CCPS dips into fund balance for deferred maintenance projects
— Cecil County Public Schools has dipped into its fund balance in order to fund about half a million dollars in emergency repairs and deferred maintenance projects that can no longer be delayed.
During a presentation Monday, Perry Willis, executive director of support services, and Chief Financial Officer Tom Kappra presented the board of education with a list of projects and equipment totaling $498,163 that they proposed to fund out of the system’s fund balance. The projects include emergency repairs to the chillers at two different schools, a paving project and intercom upgrades at two schools.
Separately, officials also presented a list of a few other projects they plan to fund using money saved through energy conservation and through fees collected as part of the new community use program, where outside organizations are charged for using school facilities. These projects include tennis court fencing at two schools, two lighting
projects and the installation of a duct sock and venting in the North East High School gym.
While many of the projects being financed through the fund balance are emergency repairs, others are part of the school’s growing list of deferred maintenance projects.
“It’s slow going when it’s $49 million (in deferred maintenance),” Superintendent D’Ette Devine said. “These (projects) will either pay dividends in terms of savings or they are absolutely necessary repairs to make.”
Typically, CCPS would wait until later in the year and see if the funds for these projects could be found elsewhere in the budget, but Kappra said that because of the significant amount of funds needed it was important to get these projects “on the books” now.
The biggest use of the fund balance will go toward emergency chiller repairs at the Bohemia Manor High School and Middle School complex and the Cecil County School of Technology. Those repairs and temporary chiller rentals cost $100,863 at Bo Manor and $144,425 at CCST. The school board approved bids for those projects back in September.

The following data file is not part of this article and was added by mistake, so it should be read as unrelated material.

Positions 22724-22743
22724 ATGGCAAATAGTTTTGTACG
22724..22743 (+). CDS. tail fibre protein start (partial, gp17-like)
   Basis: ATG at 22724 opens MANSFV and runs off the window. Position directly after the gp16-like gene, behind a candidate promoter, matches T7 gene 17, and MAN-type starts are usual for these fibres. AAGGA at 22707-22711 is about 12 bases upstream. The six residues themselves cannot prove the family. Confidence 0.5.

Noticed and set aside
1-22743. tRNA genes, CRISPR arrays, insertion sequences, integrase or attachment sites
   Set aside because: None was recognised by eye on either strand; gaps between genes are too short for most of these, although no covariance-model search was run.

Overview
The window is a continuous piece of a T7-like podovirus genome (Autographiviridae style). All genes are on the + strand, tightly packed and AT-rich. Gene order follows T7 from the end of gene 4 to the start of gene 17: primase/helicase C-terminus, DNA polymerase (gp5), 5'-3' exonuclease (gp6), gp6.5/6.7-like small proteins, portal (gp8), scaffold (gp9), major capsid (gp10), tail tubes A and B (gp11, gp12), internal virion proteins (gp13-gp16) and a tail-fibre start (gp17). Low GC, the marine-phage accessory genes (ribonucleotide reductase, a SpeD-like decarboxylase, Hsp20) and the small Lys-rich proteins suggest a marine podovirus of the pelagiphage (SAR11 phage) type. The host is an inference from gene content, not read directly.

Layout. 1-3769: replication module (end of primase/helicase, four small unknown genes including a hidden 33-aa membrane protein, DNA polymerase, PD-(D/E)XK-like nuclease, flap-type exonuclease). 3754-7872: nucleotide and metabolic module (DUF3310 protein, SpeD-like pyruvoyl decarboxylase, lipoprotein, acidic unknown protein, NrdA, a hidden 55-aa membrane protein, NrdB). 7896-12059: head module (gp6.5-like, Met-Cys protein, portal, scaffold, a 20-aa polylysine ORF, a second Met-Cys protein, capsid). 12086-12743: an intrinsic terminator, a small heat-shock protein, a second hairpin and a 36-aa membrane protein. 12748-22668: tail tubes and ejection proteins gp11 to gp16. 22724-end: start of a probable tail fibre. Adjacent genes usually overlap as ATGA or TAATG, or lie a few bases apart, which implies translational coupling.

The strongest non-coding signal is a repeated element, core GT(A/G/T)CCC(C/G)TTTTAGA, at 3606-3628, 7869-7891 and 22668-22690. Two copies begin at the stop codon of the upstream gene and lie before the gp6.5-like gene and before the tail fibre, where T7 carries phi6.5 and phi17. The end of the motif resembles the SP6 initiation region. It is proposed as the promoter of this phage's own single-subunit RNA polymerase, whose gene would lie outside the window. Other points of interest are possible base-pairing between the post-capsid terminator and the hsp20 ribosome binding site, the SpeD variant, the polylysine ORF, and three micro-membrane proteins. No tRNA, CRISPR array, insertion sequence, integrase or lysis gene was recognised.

However, CCPS only had to pull $54,425 from its fund balance for the CCST project because the school system had already budgeted $90,000 for repairs to that chiller before realizing the work was more extensive, Kappra said. But, Kappra said on Wednesday that he expects to come back before the board in the coming weeks to get approval for another roughly $40,000 for that project because of a longer-than-anticipated chiller rental period and additional unforeseen repairs.
Another item coming out of the fund balance is a replacement boiler for Gilpin Manor Elementary School at a cost of $24,500. But because a new GMES is currently being built, the replacement boiler will be portable so it can be moved elsewhere once the old school is torn down, Willis said.
The list of fund balance projects also includes $132,000 for a paving project at the George Washington Carver Education Leadership Center, which houses the CCPS central administration offices, $52,875 for intercom upgrades at Rising Sun High School and Elk Neck Elementary School and $40,000 to replace a 35-yearold tractor.
Prior to pulling out the roughly half a million dollars for those projects, CCPS had $2.21 million over the 5 percent required by board policy in its fund balance. This year is the first time since 2013 that the school system’s fund balance has been above that 5 percent cap and while that roughly $2.2 million above the cap may seem like a lot, it goes quickly, Kappra said on Wednesday.
Kappra pointed out that over a previous period of two years, CCPS pulled roughly $7 million from that account. CCPS is also trying to keep extra money in that account for anticipated future needs, Kappra said, noting that the school system’s enrollment may drop again, which would result in a decrease in some of its per pupil state funding.
During Monday’s meeting, school board president Dawn Branch thanked Willis and Kapra for their “fiscal responsibility” and “conservative approach” in finding ways to get the projects done.
“We are able to address needs on this list that otherwise would not be addressed or fixed and the price would have continues to escalate as the years go by,” she said.
Emergency repairs to the air conditioning system at the Cecil County School of Technology was one reason CCPS had to dip into its fund balance this year.